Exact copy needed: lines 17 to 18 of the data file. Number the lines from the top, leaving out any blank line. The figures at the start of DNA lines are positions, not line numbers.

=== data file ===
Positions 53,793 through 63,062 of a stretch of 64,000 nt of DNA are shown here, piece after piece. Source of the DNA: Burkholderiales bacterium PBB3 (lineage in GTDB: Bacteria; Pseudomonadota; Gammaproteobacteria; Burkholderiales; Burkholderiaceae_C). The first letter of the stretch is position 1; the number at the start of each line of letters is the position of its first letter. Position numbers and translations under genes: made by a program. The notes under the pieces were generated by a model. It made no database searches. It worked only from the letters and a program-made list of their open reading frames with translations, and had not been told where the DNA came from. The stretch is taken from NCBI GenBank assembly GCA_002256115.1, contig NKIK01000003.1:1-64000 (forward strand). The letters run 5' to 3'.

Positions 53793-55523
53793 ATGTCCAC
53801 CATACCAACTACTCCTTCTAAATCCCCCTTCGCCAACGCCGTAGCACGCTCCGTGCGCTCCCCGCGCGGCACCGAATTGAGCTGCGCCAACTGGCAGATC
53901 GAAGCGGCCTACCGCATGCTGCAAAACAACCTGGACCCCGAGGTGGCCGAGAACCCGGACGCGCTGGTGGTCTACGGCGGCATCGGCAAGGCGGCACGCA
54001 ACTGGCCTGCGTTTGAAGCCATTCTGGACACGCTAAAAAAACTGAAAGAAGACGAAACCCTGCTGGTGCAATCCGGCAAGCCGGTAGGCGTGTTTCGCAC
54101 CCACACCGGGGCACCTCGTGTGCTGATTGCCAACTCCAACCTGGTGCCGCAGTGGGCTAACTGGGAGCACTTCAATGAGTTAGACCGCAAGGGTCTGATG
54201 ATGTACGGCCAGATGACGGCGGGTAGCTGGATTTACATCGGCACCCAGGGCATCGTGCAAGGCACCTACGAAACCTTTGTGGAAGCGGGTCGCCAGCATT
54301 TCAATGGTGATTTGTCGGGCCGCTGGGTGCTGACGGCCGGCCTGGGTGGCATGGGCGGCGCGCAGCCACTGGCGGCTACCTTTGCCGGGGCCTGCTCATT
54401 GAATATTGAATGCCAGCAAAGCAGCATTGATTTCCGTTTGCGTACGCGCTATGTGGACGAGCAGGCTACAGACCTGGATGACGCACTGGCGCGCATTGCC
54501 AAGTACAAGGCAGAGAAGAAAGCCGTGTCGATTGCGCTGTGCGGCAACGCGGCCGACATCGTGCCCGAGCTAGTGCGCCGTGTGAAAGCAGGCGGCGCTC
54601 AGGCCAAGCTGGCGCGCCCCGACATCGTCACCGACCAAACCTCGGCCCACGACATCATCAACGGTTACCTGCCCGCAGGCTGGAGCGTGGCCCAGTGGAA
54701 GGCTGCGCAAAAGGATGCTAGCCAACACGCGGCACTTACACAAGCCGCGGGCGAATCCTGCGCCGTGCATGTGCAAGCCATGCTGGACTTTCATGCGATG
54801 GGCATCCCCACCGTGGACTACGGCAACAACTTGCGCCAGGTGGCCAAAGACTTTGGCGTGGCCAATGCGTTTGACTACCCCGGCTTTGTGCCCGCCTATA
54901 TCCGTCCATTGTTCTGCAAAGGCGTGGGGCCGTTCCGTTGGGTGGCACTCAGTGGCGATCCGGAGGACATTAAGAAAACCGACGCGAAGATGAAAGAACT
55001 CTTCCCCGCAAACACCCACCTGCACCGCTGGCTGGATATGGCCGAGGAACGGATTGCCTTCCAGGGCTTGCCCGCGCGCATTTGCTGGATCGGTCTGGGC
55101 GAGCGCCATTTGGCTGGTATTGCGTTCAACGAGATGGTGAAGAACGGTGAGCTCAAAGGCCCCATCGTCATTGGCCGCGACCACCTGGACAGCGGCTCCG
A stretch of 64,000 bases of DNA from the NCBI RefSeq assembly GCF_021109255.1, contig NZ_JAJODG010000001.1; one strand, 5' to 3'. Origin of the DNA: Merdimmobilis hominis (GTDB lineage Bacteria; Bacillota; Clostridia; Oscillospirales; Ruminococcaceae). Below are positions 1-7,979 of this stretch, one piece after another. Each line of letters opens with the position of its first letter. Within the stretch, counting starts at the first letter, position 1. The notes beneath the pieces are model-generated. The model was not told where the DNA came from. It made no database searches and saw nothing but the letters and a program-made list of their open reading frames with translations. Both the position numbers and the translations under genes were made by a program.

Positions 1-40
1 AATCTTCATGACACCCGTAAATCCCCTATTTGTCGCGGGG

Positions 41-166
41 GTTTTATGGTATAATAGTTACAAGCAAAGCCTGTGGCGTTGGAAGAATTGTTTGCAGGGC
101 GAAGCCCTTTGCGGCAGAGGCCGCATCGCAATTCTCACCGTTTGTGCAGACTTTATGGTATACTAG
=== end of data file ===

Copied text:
55101 GAGCGCCATTTGGCTGGTATTGCGTTCAACGAGATGGTGAAGAACGGTGAGCTCAAAGGCCCCATCGTCATTGGCCGCGACCACCTGGACAGCGGCTCCG
A stretch of 64,000 bases of DNA from the NCBI RefSeq assembly GCF_021109255.1, contig NZ_JAJODG010000001.1; one strand, 5' to 3'. Origin of the DNA: Merdimmobilis hominis (GTDB lineage Bacteria; Bacillota; Clostridia; Oscillospirales; Ruminococcaceae). Below are positions 1-7,979 of this stretch, one piece after another. Each line of letters opens with the position of its first letter. Within the stretch, counting starts at the first letter, position 1. The notes beneath the pieces are model-generated. The model was not told where the DNA came from. It made no database searches and saw nothing but the letters and a program-made list of their open reading frames with translations. Both the position numbers and the translations under genes were made by a program.